Majed Shehadeh wanted to pay a surprise visit to his daughter, who had just passed the California bar exam. The 62-year-old German businessman of Syrian descent planned to fly from Frankfurt to Las Vegas, meet his American wife there, and then drive to Bakersfield, California to spend New Year with their American-born daughter.
"I gave them my German passport and he looked to see which countries I visited," Shehadeh told Associated Press Tuesday in a telephone interview from his home in Bavaria. "He found I had stamps that looked like Arabic and asked if they were fake." Shehadeh tried to explain that the stamps, which were from visits he had made to Lebanon and Syria, were real and that he had paid for the visas. But the official was not satisfied with his answers and led Shehadeh into a side room.
Shehadeh was interrogated by Border Protection and FBI agents for more than 12 hours at the airport. "Nobody ever informed me why I was being questioned," he told AP. "All that was ever told to me was this had to do with Washington."
Shehadeh was asked about the murder of former Lebanese Prime Minister Rafik Hariri. The officials wanted to know if he knew the perpetrators. Then other officials came with new questions, about another political murder in Beirut. "I couldn't tell the police anything in answer to their questions," he told SPIEGEL ONLINE. "I only knew the cases from the newspapers."
According to Shehadeh's wife Joanne Mulligan, officials told family members they had denied Shehadeh's visa waiver, which grants citizens of several countries, including Germany, the right to enter the US without applying for a visa. Shehadeh has been a regular visitor to the USA for several years and has had a house there since the late 1970s.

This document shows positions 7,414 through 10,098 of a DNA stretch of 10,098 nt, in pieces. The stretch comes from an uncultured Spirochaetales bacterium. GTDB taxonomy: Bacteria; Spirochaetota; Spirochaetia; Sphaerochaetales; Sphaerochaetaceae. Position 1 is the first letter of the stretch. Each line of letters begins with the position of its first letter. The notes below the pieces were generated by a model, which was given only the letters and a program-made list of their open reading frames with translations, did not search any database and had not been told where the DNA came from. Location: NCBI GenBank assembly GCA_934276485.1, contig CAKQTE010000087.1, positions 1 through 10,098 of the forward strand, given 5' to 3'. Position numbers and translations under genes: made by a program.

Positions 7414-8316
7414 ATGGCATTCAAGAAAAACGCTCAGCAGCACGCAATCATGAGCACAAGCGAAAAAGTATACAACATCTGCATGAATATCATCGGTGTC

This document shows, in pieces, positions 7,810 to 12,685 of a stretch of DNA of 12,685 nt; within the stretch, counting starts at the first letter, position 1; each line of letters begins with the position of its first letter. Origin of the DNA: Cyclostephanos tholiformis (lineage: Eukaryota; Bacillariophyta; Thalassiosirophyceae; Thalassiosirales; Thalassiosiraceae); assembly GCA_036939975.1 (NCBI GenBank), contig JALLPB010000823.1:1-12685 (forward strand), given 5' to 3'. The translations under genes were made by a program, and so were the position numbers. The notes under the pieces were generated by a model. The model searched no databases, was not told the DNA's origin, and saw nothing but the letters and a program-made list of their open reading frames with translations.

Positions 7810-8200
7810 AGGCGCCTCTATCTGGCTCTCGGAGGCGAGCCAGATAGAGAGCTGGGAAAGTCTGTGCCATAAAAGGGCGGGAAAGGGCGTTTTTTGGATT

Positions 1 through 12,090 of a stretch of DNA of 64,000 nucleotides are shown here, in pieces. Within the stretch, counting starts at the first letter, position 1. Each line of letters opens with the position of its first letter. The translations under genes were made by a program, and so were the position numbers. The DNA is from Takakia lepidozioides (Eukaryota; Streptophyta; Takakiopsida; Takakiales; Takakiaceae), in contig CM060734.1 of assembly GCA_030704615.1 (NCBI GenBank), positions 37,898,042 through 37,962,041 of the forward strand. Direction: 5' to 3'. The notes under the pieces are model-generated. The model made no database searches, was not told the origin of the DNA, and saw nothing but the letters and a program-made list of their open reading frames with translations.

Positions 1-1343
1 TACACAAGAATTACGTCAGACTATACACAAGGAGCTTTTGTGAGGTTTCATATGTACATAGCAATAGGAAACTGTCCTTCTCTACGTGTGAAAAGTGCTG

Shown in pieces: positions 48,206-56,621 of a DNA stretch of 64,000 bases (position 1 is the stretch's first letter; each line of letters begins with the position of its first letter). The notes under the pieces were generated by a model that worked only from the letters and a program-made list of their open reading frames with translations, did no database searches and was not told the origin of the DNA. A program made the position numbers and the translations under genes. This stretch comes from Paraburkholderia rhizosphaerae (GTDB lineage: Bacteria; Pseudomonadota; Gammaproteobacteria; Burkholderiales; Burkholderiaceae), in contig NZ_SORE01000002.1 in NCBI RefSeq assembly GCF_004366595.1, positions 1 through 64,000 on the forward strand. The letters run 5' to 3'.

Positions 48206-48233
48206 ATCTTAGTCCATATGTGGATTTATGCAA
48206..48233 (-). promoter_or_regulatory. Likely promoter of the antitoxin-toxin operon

After questioning, Shehadeh was handcuffed and transported in a police car to a Las Vegas jail, where his shoes, jacket and prescribed heart medicine were taken away. "My nose was bleeding and I was afraid I would have a heart attack," he said. "But nobody was interested."
He was locked in a cell with over 20 other detainees, who he said were mostly illegal immigrants and drug dealers. The cell had one toilet facility, in the middle of the room, and telephone access was extremely limited. "I was treated like a terrorist," he said.
He stayed there until Sunday -- New Year's Eve -- when he was released and sent home to Germany. "Nobody wants to spend New Year's Eve in the air," he said. "But I was extremely glad that I was free again."
The Council on American-Islamic Relations, a civil rights group, called the case an example of anti-Muslim discrimination. "Overall these cases send a message that Muslims are second-class citizens who can be detained and kept from their families," said Affad Shaikn, a civil rights coordinator with the group. There are reports that Muslims have recently been subject to unusually stringent controls at US immigration.
US Customs and Border Protection spokeswoman Roxanne Hercules confirmed Tuesday that Shehadeh was denied entry, but declined to discuss specifics of the case. She told AP that Shehadeh's visa waiver could have been denied because "he could have a criminal record, or it could be a terrorism issue."
The German Foreign Ministry told SPIEGEL ONLINE Wednesday they were investigating the case. A spokesperson said there had been several similar cases in the last few years, without specifying a number.
Shehadeh said he would not try to enter the US on the visa waiver program again, but would apply for a visa in advance.
He is bitter about the way he was treated by the US authorities. "The USA gave my wife and me the best that the country has," he said. "Now they have taken my honor."
With reporting by Matthias Gebauer.
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